I was walking to work yesterday when I saw a guy get of a car. He was walking towards a building, then turned around and yelled to the driver not to be late getting home. "I gotta do my thang, ya know! After work I gotta hit the payday loan then I'll pick you up. DON'T BE LATE!" As soon as I heard payday loan I thought, "Damn. You stupid." Then I wondered how often he's relied on these payday loans and gave myself and imaginary smack for making a judgement about him. It could be that a situation forced him to use a payday loan. Maybe it was a one-time thing. I have no idea, after all, because it was some random dude on the street. However we all know that for a good number of people, it gets very easy for them to get caught up in the payday loan cycle. Hopefully, that's not the case here, and more importantly, I hope I never get into a situation where I find myself using it. So I guess I better lay off those Chipotle visits. And I will. Right after I go there for lunch today.

About that monthly budget

I just realized something. I'm very good at saving money. I'm horrible at budgeting money. When I started my financial journey, one of the major questions I had was "Where in the deep fried hell is all my money going?" Nearly $13K paid off in credit card debt paid off, and almost $5K saved for a vacation later, and I still can't answer that question. I can pay my bills monthly, however when it comes to the extras, I can't figure out where it comes from, where it goes, etc. That makes no sense. My budget to the right makes some sense, if I followed it more closely. I think I've got a few things to sort out here:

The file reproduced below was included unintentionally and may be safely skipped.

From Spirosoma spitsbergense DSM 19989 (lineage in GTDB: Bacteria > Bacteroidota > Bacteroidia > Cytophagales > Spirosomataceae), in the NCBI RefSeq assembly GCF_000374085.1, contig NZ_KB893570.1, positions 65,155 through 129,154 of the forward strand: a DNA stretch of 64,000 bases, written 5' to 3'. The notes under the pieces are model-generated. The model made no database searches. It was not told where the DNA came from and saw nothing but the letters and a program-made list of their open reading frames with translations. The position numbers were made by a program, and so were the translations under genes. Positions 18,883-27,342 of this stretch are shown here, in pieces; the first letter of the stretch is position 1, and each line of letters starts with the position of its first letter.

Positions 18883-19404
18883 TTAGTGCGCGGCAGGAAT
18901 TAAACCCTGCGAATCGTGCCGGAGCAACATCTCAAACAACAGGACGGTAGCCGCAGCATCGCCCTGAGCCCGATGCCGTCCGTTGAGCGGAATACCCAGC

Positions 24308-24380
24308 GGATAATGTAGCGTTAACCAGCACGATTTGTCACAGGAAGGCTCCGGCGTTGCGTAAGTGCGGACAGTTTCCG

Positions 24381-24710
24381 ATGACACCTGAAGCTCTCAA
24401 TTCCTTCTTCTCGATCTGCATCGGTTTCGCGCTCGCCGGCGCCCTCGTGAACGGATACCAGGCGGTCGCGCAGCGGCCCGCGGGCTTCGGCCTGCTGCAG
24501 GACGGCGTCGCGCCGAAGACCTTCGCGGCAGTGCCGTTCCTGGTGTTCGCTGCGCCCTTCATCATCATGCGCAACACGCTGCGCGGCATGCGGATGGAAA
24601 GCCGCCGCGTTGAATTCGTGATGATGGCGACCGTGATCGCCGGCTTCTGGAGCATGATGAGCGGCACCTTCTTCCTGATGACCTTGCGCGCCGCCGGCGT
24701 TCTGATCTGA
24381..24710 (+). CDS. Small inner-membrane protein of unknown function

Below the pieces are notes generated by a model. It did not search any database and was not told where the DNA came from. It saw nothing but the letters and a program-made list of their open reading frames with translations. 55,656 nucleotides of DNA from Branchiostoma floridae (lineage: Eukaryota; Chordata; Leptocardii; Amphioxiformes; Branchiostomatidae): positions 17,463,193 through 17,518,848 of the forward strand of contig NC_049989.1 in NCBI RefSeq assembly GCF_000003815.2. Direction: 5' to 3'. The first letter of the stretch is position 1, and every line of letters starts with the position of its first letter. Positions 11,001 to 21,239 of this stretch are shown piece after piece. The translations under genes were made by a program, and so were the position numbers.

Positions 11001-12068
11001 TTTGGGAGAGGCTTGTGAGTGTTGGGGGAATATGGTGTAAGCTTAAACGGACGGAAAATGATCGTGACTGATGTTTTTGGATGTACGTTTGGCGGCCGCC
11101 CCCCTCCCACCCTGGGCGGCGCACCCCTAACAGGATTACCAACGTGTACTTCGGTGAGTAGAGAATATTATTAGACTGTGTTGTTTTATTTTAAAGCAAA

• If I've got a budget and I still find I don't have enough money for things, I need to figure out what I'm spending money on and figure out of those are necessary.
  • If they are, I need to readjust some other items on that list, if not completely eliminate them.
  • Figure out the best way to divvy these expenses and bills between paychecks.

I've also been entertaining the idea of opening an Electric Orange checking account to use for my expenses (brow wax, groceries, etc., not my monthly bills). I already have an ING savings account ($1,300 per month). I figure open a new ING savings account that I will direct all my monthly expenses to, then open an Electric Orange checking account to link to it that I would pay for all those items from. Good idea? Bad idea? I'll have to figure that out. But the more pressing issue is working on my budget.

Greetings and Salutations!

Not long ago, I was in almost $13,000 of credit card debit. However I cleared all that up and am newly in the black. If feels good, if tentitive at times. This blog will document my journey to becoming truly financially stable, and defining what that actually means.

I have a feeling it might change several times along the way.